Dirty Finger

by Juan L. Mercado

Today’s  ‘Viewpoint’   would   have  focused  on  the no-nonsense  demographer  Mercedes  Concepcion.   At  the  Philippine Population  Conference,  she and   her  colleagues,  blistered    Maguindanao’s  “statistically impossible” 5.4  percent  bolt in population.  Most “newcomers” were  18 years old —  and new voters?

Autonomous Region of Muslim Mindanao’s  population sprinted by 3.7  percent.  None of  19  Asian  countries  bloated  like ARRM.   Is  this “voodoo  demography’?,  we wanted to ask.

We  have today  a glut of  10 presidential  candidates.  As in the  1992, 1998, and 2004 elections,  the  next  President will get,  at best,  a  plurality  of  votes, political scientist, Jose  Abueva notes. Will  ARRM phantom 18-year olds  tip the scales? 

Recent  headlines postponed those   questions. ”Military Defies SC Court on 43”,  Inquirer’s  banner  read:   “Despite a  writ of   habeas corpus, issued  by  the Supreme Court”, military and  cops didn’t  present  43 detained health workers.”

“We  had “no time to coordinate security measures for the  transfer”, Col. Aurelio Baladad  claimed:   Ha-ha-ha-ha.  Excuse me. The gall and    implausibility took  your breath  away.

Would  a lowly  colonel   “dirty finger”  a  High  Court  order  on his own? Were  you  born yesterday?  “Inexcusable,” snapped  presidential   candidate Gilberto  Teodoro.  

Human  Rights  Commission  probers, meanwhile, reported  detaines were tortured.  Military  shilly-shallying  “goes  against  ‘immediacy’, the very  essence of habeas corpus,  HRC chair Leila de Lima said.    Belated  presentation of detainees only adds insult  to  earlier “dirty finger” injury.

Worse,  it sets  “dangerous  precedents”,   Associate Justice  Normandie  Pizzaro fumed. “You’re the biggest armed  group  in the country. Produce the living bodies.”   End of  lecture?, asked  Sun Star’s  Frank  Malilong.  “Such insolence would have earned  swift and severe sanctions from  the Court in other jurisdictions.” 

Was this the  hoary  “good-cop-bad-cop”  drill?

AFP  commander-in-chief.  Gloria  Macapagal  Arroyo  didn’t whimper. The writ,  after  all, is  not   like  Pampanga’s  jueteng.  England’s   Magna Carta  enacted the  privilege in 1215.  It  has become part and  parcel  of  law in democratic  countries. 

“Follow court orders,”   Gen. Victor Ibrado muttered.  He  didn’t  phone that order to  habeas corpus shredders at the  2nd  Infantry Division.   Instead, he  stapled  a  “to-whom-it-may concern” address. Did the general wink?

The writ enables any  person to  break free from  illegal  detention. “(It) secures  for  every man  here, alien  or citizen,  against anything that is not law,” Thomas Jefferson wrote.

Thus,  habeas  corpus  has been  a keystone  in all  our constitutions. Not so with  North Korea  and Iran.   So, why do some  AFP officers  clone  Pyongyang and Tehran?

Even  the  dictator Ferdinand Marcos  dared not shaft  publicly  the writ.  In  1972,  20 newsmen,  detained under  martial law,  were hauled  to the  Supreme Court for  habeas  corpus  hearings.

In a  “Black Maria” prison  van,  we  were  wedged, between  co-detainees  Amando  Doronila  of  Daily Mirror and Philippines News  Service Manuel   Almario.  Cowed  pedestrians  wouldn’t lock eyes with us. “Are we contagious?,” Evening News Luis Beltran  joked.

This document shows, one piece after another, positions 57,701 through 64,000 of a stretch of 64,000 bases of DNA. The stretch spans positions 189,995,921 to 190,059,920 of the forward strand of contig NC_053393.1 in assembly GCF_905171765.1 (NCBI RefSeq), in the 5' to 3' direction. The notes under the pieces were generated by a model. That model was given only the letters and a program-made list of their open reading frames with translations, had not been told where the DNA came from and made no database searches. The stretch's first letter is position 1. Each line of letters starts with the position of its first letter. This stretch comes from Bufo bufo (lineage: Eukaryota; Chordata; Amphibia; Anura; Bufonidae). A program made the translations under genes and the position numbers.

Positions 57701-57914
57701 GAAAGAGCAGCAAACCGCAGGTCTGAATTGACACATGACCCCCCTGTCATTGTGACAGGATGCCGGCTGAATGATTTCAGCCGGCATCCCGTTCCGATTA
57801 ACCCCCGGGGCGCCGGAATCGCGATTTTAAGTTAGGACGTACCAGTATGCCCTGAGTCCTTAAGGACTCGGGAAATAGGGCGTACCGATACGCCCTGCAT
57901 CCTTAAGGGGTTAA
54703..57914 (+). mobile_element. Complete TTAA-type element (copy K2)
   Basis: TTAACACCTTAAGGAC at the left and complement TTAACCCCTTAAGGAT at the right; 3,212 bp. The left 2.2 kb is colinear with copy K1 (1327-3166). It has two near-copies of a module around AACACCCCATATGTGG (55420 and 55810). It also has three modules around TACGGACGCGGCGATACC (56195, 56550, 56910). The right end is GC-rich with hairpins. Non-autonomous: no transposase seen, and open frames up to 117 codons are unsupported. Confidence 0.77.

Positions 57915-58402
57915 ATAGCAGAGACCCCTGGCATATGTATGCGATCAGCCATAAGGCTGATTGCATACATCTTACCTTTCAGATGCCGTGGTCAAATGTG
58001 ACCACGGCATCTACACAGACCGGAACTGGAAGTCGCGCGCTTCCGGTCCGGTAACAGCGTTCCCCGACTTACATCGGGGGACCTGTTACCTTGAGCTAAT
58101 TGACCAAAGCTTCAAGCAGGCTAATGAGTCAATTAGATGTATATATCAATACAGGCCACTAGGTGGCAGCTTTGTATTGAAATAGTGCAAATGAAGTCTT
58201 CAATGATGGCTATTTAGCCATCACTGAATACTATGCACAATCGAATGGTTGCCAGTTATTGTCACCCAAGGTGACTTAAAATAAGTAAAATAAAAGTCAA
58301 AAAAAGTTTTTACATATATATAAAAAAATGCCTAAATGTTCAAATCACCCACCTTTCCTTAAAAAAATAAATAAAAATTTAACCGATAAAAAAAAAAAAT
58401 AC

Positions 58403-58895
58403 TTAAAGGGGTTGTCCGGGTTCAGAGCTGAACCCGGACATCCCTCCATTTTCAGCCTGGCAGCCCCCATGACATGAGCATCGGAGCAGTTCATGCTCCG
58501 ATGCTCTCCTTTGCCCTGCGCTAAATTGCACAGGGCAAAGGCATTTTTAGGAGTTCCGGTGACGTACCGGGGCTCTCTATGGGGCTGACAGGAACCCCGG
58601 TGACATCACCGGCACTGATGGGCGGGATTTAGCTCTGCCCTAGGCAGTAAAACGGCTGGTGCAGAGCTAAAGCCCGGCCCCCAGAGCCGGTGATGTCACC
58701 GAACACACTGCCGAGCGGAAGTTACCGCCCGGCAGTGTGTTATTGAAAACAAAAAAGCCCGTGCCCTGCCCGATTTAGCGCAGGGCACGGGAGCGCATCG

Ferried  to the Court  earlier  were  Joaquin  Roces and Maximo  Soliven  of  Manila Times,  Teodoro  Locsin  Sr.  and  Napoleon Rama  of  Philippine Free Press. and other journalist-detainees.  Senators Benigno Aquino, Jose Diokno, Ramon  Mitra,  plus  constitutional delegates like Tito Guingona  came in separate  vans.

Despite  threats,  National Press Club president Eddie Monteclaro and  others  lodged  habeas corpus petitions.  Among our pro-bono lawyers were: Sen.  Lorenzo Tanada, Sedfrey Ordonez  and Joker Arroyo.

“You  can’t  trust  most of  them,” Joker Arroyo whispered, as the Marcos Court  justices filed in. “But  the writ may provide a shield, however thin.”  He  proved  right on the button.  Marcos  selectively released detainees. His court dismissed  the pleas as “moot and academic.’ (See GR No. L35546 to 35567.)

Marcos Supreme Court  legitimized  actions of the President,  constitutional  scholar Joaquin Bernas, SJ  wrote.  With  suspension of habeas corpus,  “claims of denial of a speedy trial were unavailing”.  The writ’s  suspension also  spiked “the right to bail”.

Before  he  could speak at  the  Manila International airport, an  assassin cut down Benigno Aquino  Jr.  Today’s  writ shredders should  read  his  undelivered speech. 

“It is most ironic, after martial law has allegedly been lifted, that the Supreme Court last April  ruled   it can no longer entertain petitions for habeas  corpus for persons detained under a Presidential Commitment Order “, Ninoy wrote.  “(This ) covers all so-called national security cases. And  under present circumstances (that) can cover almost anything.”.

Since  then,  Filipinos  chased the dictator into exile. Corazon Aquino fired supine Supreme  Court justices.  People  Power restored  suppressed   rights, including  habeas corpus..

Failing to learn from history,  today’s military would shot craps with  this critical  human  right.  Will  Commander-in-Chief  Arroyo play along?  Habeas corpus shredding  would be added to her  legacy. And  that’s  messy  enough, as it is.

 

(Email: juanlmercado@gmail.comThis e-mail address is being protected from spambots. You need JavaScript enabled to view it )

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